After a slow start to life as a City player, it seems Stevan Jovetic is set to play a significant role in the coming weeks. Niggling injuries have restricted his appearances thus far, but after playing an hour against Stoke in the recent draw at the Britannia Stadium, he started again in last night’s Capital One Cup win over Wigan, scoring twice and impressing with his all-round game.
His goals weren’t the most impressive part—the first had an element of good fortune and the second was a close-range finish. It was his touch, vision, awareness and understanding of the game that was most striking.
Jovetic is a purist's dream: comfortable with both feet, with an ability to see things on the pitch others simply can’t.
Manuel Pellegrini’s assessment of Jovetic after the game was telling:
He wasn't playing normally because he had some physical problems but the last two weeks he has been working hard and I am sure he is going to be a really important player for us.
Despite the stop-start nature of his early City career, Pellegrini sees him having a big part to play in the coming months.
Adaptability seems to be one of his major strengths. Against Wigan, he played just off Edin Dzeko, whereas at Stoke he played alongside Alvaro Negredo, looking perfectly comfortable in both roles. He can also come in from the left, doing damage by cutting inside and driving at the opposition's defence.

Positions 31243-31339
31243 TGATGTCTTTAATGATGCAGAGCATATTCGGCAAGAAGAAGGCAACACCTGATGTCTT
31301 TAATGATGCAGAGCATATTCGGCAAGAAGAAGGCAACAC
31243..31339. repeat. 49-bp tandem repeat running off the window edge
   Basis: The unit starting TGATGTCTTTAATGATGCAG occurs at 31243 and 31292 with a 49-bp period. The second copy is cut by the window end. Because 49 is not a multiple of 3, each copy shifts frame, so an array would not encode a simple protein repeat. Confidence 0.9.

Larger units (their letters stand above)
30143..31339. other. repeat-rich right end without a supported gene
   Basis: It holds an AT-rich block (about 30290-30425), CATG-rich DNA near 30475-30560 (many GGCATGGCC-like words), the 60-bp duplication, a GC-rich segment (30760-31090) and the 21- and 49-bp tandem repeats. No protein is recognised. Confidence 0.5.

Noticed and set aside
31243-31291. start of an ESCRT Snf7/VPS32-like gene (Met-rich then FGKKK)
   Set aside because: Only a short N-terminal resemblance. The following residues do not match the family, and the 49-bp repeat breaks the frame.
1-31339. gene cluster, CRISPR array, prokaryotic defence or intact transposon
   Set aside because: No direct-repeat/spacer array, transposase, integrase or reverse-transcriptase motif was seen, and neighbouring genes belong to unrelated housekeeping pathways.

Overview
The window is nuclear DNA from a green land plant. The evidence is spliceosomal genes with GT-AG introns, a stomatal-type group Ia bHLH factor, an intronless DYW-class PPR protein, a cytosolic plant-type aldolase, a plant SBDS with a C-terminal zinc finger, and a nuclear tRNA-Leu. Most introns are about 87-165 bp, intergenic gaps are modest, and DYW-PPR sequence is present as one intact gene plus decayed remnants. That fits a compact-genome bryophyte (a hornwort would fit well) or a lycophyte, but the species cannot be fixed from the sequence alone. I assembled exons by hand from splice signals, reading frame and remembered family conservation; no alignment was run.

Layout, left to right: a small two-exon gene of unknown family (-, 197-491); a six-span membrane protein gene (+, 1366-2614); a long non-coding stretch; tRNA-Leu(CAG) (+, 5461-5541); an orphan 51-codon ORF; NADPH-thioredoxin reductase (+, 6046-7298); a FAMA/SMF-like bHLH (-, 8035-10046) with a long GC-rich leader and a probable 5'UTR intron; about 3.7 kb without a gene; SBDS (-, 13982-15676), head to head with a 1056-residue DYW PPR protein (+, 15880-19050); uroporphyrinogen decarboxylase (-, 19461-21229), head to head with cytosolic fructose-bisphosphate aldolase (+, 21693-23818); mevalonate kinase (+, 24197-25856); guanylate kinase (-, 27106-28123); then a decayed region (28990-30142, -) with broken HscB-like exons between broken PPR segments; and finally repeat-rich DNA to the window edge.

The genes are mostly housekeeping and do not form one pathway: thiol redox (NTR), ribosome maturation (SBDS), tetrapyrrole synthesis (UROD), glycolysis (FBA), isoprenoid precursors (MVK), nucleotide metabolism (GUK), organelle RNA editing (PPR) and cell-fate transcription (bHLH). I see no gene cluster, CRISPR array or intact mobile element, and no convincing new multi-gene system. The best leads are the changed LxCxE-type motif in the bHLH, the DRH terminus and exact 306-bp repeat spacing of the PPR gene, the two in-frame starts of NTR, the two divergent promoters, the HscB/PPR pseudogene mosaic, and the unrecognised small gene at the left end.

In an interview a few weeks ago with Jamie Jackson for the Guardian, he spoke about his ability to function in numerous roles, saying:
Obviously, it depends on the tactical system. I like to either play on the left-hand side cutting in or just behind the front striker, playing as a second striker.
He arrived at City as one of the most sought-after young players in European football. Signed from Fiorentina, he had played 145 league games in total for both Partizan Belgrade and La Viola, scoring 47 times. A cruciate ligament injury forced him to miss the 2010/11 campaign but he returned the following season and performed well, scoring 14 goals and proving himself to be Fiorentina’s most creative player.
There had been talk of a move to England for some time, with Arsenal manager Arsene Wenger a known admirer of his talents. However, it was City who landed him, paying £22 million (via the BBC) for his services. It’s been a frustrating few weeks but it seems he’s ready to start forcing his way into City’s first XI.
The signs have been positive. His performances against AC Milan in preseason and in his two games so far this season have been good. He just needs a run of games now to bed himself into the team.
Jovetic certainly looks to have the talent to make a big impression on English football and, if he can remain injury-free, we could see him become an essential part of this new-look City side.